Megascops asio (*)
Megascops asio (Linnaeus, 1758)
Systema Naturae ed.10 p.92
The Eastern Screech Owl or Eastern Screech-Owl (Megascops asio) is a small owl that is relatively common in Eastern North America.
Adults range from 16 to 25 cm (6.3-10 in) in length and weigh 121-244 grams (4.3-8.6 oz). They have either rusty or dark gray intricately patterned plumage with streaking on the underparts. Mid-sized by screech-owl standards, these birds are stocky, short-tailed and broad-winged. They have a large round head with prominent ear tufts, yellow eyes and a yellowish bill. Rusty birds are more common in the southern parts of the range; pairings of the two color variants do occur. A pale gray variation also exists in western Canada and the north-central United States. The color variations are referred to as "red-phase" and "gray-phase" by bird watchers and ornithologists.
Their breeding habitat is deciduous or mixed woods in eastern North America. Usually solitary, they nest in a tree cavity, either natural or excavated by a woodpecker; they will also use nesting boxes. Eggs are laid every two days and incubation begins after laying of the first egg. The incubation period is about 26 days and the fledging period about 31 days. Females do most of the incubating but males will assist. The male provides most of the food while the female broods the young, and will stockpile food during early stages. Eastern Screech Owls are single brooded, but may re-nest if the first clutch is lost. When the young are small the female tears the food up for them.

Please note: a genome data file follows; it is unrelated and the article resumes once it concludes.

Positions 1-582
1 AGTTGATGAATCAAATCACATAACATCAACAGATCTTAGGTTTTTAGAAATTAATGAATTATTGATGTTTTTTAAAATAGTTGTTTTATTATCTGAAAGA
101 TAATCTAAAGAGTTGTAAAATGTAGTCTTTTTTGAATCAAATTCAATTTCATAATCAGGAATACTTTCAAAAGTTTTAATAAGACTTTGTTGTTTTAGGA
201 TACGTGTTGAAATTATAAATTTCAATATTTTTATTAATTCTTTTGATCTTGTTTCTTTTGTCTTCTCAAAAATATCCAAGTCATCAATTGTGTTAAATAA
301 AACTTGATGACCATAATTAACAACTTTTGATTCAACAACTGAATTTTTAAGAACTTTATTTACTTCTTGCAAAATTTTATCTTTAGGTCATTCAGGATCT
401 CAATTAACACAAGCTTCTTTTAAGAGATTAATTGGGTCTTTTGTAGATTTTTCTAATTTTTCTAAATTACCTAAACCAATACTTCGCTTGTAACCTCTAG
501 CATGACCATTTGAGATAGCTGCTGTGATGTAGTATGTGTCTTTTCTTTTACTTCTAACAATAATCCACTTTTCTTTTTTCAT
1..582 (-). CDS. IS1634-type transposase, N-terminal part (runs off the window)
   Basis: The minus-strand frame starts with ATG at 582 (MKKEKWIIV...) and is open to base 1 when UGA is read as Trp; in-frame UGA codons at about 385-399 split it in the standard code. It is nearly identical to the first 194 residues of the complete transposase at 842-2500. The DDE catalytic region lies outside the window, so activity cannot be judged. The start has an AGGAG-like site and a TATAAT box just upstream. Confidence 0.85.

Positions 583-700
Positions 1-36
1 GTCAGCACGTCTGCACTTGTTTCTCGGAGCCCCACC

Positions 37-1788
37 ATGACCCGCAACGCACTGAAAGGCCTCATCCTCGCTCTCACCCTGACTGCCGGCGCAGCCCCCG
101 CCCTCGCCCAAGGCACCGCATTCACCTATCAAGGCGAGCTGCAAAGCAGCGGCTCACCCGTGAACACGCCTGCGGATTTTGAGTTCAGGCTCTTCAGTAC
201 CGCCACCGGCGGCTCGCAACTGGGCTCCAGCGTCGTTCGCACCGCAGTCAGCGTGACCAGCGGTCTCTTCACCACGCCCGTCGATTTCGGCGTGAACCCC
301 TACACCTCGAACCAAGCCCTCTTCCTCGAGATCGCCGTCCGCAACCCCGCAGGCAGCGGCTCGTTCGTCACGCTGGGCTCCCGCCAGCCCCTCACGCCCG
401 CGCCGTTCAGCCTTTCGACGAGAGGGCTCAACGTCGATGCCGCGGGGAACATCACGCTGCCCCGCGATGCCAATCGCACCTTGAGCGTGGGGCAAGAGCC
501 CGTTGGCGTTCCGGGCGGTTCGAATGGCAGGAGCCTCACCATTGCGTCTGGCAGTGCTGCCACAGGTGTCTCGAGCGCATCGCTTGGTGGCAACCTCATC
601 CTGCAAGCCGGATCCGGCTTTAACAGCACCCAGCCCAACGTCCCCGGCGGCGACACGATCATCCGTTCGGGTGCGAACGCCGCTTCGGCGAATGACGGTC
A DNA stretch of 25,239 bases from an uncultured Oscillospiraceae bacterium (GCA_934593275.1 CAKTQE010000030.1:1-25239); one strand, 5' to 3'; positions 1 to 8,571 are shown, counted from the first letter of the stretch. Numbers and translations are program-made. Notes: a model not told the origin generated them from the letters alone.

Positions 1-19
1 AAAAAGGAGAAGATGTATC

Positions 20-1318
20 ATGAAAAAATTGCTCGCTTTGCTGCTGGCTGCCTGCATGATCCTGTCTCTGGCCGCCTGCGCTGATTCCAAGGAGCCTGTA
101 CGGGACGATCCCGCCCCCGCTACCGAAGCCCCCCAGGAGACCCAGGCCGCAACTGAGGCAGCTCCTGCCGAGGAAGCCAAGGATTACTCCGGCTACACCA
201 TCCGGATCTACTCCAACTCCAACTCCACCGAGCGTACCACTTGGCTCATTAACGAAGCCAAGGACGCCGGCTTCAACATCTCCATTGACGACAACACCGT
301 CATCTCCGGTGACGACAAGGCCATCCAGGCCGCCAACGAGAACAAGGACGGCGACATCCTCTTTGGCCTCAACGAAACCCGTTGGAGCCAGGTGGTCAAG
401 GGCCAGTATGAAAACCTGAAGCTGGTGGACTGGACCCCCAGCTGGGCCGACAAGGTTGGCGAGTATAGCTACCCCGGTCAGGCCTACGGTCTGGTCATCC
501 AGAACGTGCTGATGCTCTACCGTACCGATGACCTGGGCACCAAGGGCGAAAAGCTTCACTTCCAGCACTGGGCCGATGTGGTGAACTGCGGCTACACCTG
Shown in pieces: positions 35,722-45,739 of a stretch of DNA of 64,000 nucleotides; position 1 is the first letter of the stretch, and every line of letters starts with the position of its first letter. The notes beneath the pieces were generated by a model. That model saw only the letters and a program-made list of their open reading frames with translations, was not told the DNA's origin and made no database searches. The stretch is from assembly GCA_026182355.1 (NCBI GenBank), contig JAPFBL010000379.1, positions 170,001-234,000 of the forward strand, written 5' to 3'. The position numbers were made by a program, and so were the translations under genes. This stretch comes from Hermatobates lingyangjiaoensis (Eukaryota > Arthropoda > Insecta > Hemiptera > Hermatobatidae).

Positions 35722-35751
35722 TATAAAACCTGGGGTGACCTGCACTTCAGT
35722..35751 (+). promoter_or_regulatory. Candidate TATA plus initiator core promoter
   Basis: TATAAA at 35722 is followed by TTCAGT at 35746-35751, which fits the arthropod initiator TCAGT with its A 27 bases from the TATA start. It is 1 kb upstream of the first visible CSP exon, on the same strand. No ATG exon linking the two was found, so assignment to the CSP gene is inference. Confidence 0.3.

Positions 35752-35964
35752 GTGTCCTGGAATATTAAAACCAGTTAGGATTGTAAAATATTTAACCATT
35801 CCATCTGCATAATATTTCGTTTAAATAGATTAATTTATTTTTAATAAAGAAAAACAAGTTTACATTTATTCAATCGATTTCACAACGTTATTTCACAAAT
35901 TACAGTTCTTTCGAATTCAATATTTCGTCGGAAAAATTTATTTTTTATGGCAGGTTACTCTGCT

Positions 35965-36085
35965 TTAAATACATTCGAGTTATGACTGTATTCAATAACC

They are strictly nocturnal, roosting during the day in cavities or next to tree trunks. They are quite common, and can often be found in residential areas. Though they generally go unnoticed, these owls are frequently heard calling at night, especially during their spring breeding season. Despite their name, this owl (nor most "screech-owls") doesn't truly screech. The Eastern Screech-Owl's call is a haunting tremolo with a descending, whinny-like quality.
While Eastern Screech Owls have lived over 20 years in captivity, wild birds seldom if ever live that long. Mortality rates of young and nestling owls may be as high as 70% (usually significantly less in adult screech owls). Many loses are due to predation. Common predators at screech owl nests including mink, weasels, raccoons, skunks, snakes, crows, and blue jays. Adults have fewer predators but larger species of owl do take them, since they have similar periods of activity. Larger owls known to have predated Eastern Screech Owls have included Great Horned Owls, Barred Owls, Long-eared Owls, Great Gray Owls, Short-eared Owls amd Snowy Owls.
Eastern Screech Owls inhabit open mixed woodlands, deciduous forests, parklands, wooded suburban areas, riparian woods along streams and wetlands (especially in drier areas), mature orchards, and woodlands near marshes, meadows, and fields. They try to avoid areas known to have regular activity of larger owls, especially Great Horned Owls. These owls roost mainly in natural cavities in large trees, including cavities open to the sky during dry weather. In suburban and rural areas they may roost behind loose boards on buildings, boxcars, or water tanks. They will also roost in dense foliage of trees, usually on a branch next to the trunk, or in dense scrubby brush.